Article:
The Sea of Monsters – Rick Riordan

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TITLE: The Sea of Monsters

AUTHOR: Rick Riordan

SERIES: Percy Jackson and the Olympians, #2

RELEASED: April 1st, 2006; Disney-Hyperion

GENRE: Fantasy

AGE RANGE: MG

SYNOPSIS: The heroic son of Poseidon makes an action-packed comeback in the second must-read installment of Rick Riordan’s amazing young readers series. Starring Percy Jackson, a “half blood” whose mother is human and whose father is the God of the Sea, Riordan’s series combines cliffhanger adventure and Greek mythology lessons that results in true page-turners that get better with each installment. In this episode, The Sea of Monsters, Percy sets out to retrieve the Golden Fleece before his summer camp is destroyed, surpassing the first book’s drama and setting the stage for more thrills to come.

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book 1

I know I’ve mentioned this before, but I somehow missed the Rick Riordan train entirely as a kid. I never read any of his books, never saw the Percy film(s), nothing – my first introduction to the world was last summer, when I picked up The Lightning Thief, and I thought it was cute enough, but I wasn’t super impressed, beyond totally loving the representation for dyslexia (which I’ve never seen in any other book) and ADHD (which I have, and never see rep for). This book, however, hooked me for good, and now I want to read every single piece of work that Riordan ever has released (or ever will).

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I think it’s her way of saying anything is possible. Percy can pass seventh grade. Waffles can be blue. Little miracles like that.

My favorite thing about the first book was Rick’s sense of humor and the ways it comes across through Percy’s narrative, and that was only further enhanced in this book. While the first one was cute, the second one actually made me laugh a few times – there’s so much more snark and sass, and it definitely feels like a slightly “older” sense of humor, despite Percy only being one year older. Percy’s outlook on the world is comical, a little cynical, and a bit self-deprecating, but never to the point of being a downer.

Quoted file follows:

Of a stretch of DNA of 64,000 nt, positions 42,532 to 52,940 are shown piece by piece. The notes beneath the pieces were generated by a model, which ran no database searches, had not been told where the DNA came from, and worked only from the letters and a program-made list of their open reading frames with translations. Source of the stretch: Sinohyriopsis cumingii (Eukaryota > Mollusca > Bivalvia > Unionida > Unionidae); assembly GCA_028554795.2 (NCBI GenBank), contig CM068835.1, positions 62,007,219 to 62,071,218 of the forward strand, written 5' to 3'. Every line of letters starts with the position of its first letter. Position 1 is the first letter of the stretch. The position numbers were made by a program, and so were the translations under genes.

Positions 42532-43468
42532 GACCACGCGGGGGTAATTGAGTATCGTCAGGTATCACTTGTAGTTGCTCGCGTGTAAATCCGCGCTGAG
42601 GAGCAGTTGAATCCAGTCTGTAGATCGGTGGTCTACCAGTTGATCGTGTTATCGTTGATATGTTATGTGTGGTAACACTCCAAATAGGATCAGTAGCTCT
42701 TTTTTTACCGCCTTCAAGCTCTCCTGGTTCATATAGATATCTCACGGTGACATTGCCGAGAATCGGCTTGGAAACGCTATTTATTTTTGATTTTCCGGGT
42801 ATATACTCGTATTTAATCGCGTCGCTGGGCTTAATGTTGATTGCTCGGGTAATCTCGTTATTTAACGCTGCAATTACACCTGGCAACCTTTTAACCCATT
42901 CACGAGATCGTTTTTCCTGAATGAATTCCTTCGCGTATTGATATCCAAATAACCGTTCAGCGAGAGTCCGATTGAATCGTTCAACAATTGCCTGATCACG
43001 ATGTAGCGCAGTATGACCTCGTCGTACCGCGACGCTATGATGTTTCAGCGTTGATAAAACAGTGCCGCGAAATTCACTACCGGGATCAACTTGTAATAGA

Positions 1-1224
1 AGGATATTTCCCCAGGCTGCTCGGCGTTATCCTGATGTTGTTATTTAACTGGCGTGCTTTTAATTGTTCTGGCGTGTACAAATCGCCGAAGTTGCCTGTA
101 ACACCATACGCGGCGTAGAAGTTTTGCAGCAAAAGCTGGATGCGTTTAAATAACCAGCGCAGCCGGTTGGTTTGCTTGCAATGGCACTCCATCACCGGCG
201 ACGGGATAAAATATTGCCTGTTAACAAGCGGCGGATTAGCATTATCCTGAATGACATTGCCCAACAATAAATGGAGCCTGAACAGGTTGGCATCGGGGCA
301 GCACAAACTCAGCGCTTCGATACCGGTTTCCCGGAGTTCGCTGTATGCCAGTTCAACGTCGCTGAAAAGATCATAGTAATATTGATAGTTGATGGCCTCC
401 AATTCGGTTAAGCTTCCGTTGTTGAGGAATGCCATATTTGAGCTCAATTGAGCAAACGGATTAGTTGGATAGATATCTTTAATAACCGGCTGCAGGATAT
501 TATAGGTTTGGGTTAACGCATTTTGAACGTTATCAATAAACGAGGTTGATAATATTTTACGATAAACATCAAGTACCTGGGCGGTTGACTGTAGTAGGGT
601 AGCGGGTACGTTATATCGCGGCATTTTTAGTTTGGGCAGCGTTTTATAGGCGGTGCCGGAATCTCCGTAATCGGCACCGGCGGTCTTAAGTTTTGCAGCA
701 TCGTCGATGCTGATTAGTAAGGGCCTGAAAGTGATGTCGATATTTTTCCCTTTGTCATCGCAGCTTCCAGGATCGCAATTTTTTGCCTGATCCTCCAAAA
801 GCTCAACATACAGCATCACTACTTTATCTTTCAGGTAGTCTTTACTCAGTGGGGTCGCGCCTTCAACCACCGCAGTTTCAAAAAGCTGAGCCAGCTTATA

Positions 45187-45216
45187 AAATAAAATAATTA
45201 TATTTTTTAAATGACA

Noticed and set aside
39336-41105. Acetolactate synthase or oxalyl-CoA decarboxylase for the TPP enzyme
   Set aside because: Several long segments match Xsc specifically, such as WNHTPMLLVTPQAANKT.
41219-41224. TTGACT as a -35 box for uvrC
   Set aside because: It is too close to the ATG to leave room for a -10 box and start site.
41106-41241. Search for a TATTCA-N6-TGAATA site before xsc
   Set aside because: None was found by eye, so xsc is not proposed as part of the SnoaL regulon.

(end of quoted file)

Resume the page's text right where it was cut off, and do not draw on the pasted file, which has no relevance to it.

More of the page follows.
“You can’t give up on your family, no matter how tempting they make it. It doesn’t matter if they hate you, or embarrass you, or simply don’t appreciate your genius for inventing the internet –”

I also thought the adult side characters were a lot more amusing and interesting in this installment, especially Hermes, who we get to spend a little bit of time with and who I really hope we see more of in the future. I loved his little snake sidekicks, and the fact that he talked to Percy like an equal, instead of being condescending or secretive like a lot of the adults in the first book were.

We only came close to dying six or seven times, which I thought was pretty good.

Of course, as always, there’s a lot of adventure, but I personally didn’t think the action sequences in this book were as harrowing as the first book’s, which was my only complaint – then again, this book was also a bit shorter (it’s the shortest in the series, at less than 300 pages), so there wasn’t as much room to fit in the extra monsters and fights. I still enjoyed the action scenes we did get, and we got to experience more of Percy’s natural ingenuity, as well as the cute “coincidences” in which his gifts from the gods assist him at just the right moments.

“Families are messy. Immortal families are eternally messy. Sometimes the best we can do is to remind each other that we’re related for better or for worse… and try to keep the maiming and killing to a minimum.”

If I had to pick just one favorite aspect of this book, though, I think it would be Tyson, and the family/sibling rep shown there. Tyson is a Cyclops, and as we learn very early on, related to Percy, and we see a lot of this struggle that Percy goes through between determining whether he should worry more about his own reputation, or bonding with his newfound sibling. Tyson is such a precious and sweet character, though, with a lot of his own skills and capabilities to bring to the table, and I loved watching Percy grow close to him and learn to love him despite the reputation that Cyclopes have.

All in all, this book was a total delight to read, and I can’t wait to continue the series!

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23 thoughts on “The Sea of Monsters – Rick Riordan

  1. littlecuppatea says:

    In case you didn’t know, the movies totally SUCK. They are absolutely NOTHING like the books. Does it tell you how Percy and Tyson really met? nooooo. Also, they ruined it by letting Percy know the Great Prophecy in book #2, like WTF?

    Like

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